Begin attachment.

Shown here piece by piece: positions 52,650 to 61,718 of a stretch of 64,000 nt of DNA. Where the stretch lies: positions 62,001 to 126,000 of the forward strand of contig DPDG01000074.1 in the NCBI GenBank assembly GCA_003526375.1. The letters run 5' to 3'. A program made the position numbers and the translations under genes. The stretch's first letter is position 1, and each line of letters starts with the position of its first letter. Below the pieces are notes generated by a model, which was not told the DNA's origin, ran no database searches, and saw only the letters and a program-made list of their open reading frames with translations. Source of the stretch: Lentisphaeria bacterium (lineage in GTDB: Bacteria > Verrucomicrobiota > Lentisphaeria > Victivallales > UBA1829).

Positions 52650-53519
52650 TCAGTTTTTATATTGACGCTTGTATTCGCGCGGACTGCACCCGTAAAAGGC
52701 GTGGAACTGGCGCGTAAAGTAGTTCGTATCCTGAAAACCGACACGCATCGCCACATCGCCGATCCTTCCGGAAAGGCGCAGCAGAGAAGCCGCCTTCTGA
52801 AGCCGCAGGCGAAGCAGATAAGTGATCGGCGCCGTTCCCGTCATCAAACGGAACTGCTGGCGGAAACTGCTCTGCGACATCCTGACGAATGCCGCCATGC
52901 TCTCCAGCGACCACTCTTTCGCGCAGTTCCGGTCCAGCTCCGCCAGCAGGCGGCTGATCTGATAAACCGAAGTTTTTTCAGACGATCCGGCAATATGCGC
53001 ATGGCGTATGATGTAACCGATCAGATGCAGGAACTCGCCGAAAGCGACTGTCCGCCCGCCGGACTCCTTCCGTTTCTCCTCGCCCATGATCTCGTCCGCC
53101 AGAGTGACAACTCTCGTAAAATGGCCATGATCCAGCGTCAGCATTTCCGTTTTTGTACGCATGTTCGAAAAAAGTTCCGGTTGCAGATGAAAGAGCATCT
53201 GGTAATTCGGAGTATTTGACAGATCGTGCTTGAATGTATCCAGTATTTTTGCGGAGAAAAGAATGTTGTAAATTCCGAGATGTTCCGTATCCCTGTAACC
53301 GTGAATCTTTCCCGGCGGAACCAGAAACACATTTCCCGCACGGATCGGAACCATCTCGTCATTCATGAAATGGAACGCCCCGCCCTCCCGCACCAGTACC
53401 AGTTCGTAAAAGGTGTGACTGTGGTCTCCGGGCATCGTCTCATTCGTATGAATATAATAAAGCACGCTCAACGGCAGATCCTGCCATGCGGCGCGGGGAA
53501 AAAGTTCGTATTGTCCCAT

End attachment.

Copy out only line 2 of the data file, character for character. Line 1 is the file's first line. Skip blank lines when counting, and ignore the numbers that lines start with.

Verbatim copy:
Positions 52650-53519